2. Make some papercrete.  I really think this stuff is cool, and I’ve been saving paper at my office to bring home (dont tell H) and make some at some point.  I think this stuff would be perfect to use instead of lumber for raised garden beds, and I’m sure I could find some other uses for it.  Hopefully this stuff wont be too easy to make.  (If you’re curious about what it is, check out my guest post on sustainable personal finance)
  3. Continue using human power for most traveling.  Most of the places I go are nearby my home and office, so I’ve been walking or biking there recently.  This is not only good for my health, but it keeps the miles off of the truck and keeps the environment healthier, all while saving me some gas money.  The only places that I do drive are to the grocery store and to target when shopping needs to be done.  There have also been times when I’ve needed to go multiple places and pick something up, or it has been really cold when I’ve driven somewhere I’d usually walk.  I’d like to keep that up for 2012.  More walking and biking, less driving!
I think this is a good list, and there may be a few other things related to sustainability that I do this year, but I’m not going to put them on here – I’ll probably write posts about them though, so you’ll be updated either way.  Most of these are of the “pass/fail” style of goals – meaning that I’ll either end up with one of those two results, and nothing in between.  We shall see how it goes.
Readers:  What are your health goals for the coming year?  Do you have health goals, or are you simply trying to maintain what you’ve got?  Are you goals focused on weight-loss or something different?  

Is Getting Your Own Food Cheaper, Part 2

A while back, I wrote a post on the costs I incurred while going halibut fishing in Alaska.  When I wrote the post, I was relatively unsure of the street value of the fish, and was pretty sure that I was getting soaked in the deal.  Even though I used a pretty high price point, it looked like I came close to breaking even in the end, and I have some great memories from the trip to boot.

After I wrote that post, I figure it would be interesting to do this with all of my adventures getting my own food, so here’s the next chapter.

A while a go, my fiancee’s friend mentioned that he wanted to come up to Wyoming and hunt antelope and I offered to take him with my future father in law.  Unfortunately, the dates didnt work out and I was at fincon during the only weekend available, so I was unable to go.  After he got back (he was successful) he invited me to go duck hunting with him.  I’ll be the first to admit that I know nothing about ducks, duck hunting or anything like that.  Along with that, I’ve only even eaten duck once in my life.  Even so, I decided I’d go.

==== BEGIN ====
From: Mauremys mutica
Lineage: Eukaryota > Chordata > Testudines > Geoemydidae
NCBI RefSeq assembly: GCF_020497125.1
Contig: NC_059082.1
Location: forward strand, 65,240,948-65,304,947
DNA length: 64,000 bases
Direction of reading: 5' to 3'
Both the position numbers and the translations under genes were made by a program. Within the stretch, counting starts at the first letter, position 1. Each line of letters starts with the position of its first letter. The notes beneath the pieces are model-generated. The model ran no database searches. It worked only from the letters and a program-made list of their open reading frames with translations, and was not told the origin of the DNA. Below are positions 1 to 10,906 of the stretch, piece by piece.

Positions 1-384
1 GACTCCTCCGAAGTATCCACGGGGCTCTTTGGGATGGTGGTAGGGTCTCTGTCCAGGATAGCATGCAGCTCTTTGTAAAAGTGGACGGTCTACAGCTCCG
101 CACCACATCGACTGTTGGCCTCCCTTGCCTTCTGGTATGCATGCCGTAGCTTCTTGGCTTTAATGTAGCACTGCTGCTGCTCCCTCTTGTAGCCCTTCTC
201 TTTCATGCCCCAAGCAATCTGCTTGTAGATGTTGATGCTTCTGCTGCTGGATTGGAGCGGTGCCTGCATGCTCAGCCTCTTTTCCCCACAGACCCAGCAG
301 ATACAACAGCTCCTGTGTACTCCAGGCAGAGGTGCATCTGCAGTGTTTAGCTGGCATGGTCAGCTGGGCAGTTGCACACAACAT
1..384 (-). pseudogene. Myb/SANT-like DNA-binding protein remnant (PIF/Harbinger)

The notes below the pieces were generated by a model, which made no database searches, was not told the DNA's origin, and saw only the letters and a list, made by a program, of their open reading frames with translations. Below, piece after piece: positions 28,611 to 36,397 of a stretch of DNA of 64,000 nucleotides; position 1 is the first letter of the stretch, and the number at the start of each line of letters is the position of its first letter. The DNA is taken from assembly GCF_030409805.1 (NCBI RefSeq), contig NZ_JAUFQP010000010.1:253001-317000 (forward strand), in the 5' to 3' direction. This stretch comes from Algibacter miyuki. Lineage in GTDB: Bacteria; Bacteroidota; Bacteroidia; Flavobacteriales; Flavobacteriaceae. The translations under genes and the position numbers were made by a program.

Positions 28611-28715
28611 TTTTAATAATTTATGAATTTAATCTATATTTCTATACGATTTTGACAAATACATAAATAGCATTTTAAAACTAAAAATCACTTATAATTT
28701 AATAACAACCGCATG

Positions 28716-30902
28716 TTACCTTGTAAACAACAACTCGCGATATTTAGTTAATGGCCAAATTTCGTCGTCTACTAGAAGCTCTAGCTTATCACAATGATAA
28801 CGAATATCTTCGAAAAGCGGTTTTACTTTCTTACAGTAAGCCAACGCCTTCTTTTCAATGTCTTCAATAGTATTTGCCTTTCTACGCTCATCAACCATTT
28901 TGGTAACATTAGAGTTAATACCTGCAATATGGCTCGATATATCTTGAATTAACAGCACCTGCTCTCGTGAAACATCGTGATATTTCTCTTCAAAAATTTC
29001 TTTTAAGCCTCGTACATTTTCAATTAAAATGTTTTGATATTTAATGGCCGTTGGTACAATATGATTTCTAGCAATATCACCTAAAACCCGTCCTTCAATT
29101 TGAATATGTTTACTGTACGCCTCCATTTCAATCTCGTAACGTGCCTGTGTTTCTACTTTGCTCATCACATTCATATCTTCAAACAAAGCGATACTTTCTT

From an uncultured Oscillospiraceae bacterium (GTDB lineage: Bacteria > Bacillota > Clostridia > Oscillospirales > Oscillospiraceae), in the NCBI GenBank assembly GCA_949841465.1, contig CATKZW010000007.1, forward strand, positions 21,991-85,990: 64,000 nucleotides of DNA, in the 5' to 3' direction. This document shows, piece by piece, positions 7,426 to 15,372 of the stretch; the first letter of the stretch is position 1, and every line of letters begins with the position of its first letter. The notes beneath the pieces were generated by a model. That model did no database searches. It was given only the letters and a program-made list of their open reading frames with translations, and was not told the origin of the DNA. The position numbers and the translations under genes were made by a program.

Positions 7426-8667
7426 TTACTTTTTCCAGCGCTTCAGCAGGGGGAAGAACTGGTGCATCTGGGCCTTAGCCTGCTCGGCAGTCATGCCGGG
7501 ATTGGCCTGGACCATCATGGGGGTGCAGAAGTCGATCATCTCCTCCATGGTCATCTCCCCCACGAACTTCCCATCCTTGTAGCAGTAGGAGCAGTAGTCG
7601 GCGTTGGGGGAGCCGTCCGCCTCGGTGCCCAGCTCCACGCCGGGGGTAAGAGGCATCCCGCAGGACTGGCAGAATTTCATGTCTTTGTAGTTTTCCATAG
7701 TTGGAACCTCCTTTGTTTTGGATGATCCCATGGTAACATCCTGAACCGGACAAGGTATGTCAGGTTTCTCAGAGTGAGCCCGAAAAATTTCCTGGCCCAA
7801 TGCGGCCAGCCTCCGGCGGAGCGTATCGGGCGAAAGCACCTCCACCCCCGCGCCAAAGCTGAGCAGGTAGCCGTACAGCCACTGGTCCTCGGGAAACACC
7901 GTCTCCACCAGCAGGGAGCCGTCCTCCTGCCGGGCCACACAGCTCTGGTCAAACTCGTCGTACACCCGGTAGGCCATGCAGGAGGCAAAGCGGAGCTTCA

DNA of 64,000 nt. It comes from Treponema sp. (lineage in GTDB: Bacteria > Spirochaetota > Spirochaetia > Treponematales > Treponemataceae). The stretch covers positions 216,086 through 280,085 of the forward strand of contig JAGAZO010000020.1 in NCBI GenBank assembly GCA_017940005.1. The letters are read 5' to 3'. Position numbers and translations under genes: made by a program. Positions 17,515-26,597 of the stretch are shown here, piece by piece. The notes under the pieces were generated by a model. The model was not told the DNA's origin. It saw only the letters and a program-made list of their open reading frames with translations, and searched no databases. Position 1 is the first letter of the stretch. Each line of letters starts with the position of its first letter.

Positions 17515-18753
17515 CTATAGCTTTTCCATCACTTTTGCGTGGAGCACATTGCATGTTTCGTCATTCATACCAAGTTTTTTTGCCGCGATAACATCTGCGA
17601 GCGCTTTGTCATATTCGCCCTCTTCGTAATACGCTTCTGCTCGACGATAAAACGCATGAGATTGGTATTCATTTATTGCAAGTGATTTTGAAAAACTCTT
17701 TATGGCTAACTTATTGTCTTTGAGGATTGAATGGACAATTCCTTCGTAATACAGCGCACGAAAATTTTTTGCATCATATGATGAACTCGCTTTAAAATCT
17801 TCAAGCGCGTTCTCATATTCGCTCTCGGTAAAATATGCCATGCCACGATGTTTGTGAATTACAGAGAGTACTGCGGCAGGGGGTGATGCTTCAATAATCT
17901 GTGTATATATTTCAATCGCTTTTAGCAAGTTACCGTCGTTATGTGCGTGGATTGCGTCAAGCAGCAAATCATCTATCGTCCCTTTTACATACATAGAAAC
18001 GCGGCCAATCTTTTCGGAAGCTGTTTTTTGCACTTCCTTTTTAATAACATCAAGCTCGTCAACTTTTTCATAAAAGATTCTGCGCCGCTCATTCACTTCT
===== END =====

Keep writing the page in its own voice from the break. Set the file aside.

I already had a shotgun, so I didnt need to buy one of those.  What I did need was ammo, license, a state duck stamp and a federal duck stamp.  Most of the stuff I still have left and can be used again within a certain time frame.  I believe the federal duck stamp is good for the season, and the state duck stamp is good for 45 days.  Here was what I paid

  • 2 boxes ammo ~$22.  I can use this again, because I think I shot 3/50 shells.
  • Federal Duck Stamp/State Duck Stamp (State good for 45 days, federal for a year): $20
  • 1 Day waterfowl hunting license , non resident. $11
  • 1 Tank gas ~55
Unfortunately, this was a bit of a slow day out on the pond.  Of course, I’ve never been before so I didnt know, but the guy I went with said that usually he bags out and gets 6 ducks.  Unfortunately, we only shot two.  He was nice enough to let me take home both ducks as I assume his freezer is already full of them.  As I found out when I was processing the animal at home, there’s really not much to a duck.  You basically just want the breasts to eat, and some people save feathers if the make files for fly fishing (I don’t, and the guy I offered them to at work didn’t want them).  I didnt really know what to do with the rest, so I just got rid of them.  I’d like to find something to use what’s left of the animal for, but I dont know anything.  If you’ve got ideas, leave them in the comments 🙂
All in all, I think that I got meat for about 4 meals out of it, but I could have gotten more.  One of the duck breasts was compromised during the trip and had to be discarded.  So this was kind of an expensive trip at a cost of 108, and a cost per meal of $27.  Of course next time I go, It will only cost $11 for a duck license and whatever I use in gas.  This may not have as high of a return as my fishing trip did, but once I go a few more times I’ll have (hopefully) staggeringly lower cost per meal.   This may not best return, but it a good time – not nearly as bad as my dad described it “standing in a freezing ass duck blind at 5am”.
Readers: Do you hunt?  Are you interested in hunting?  If so, why?  Would you like a natural source of meat, a cost effective source, or do you hunt so that you can get back to the land and know where your food came from?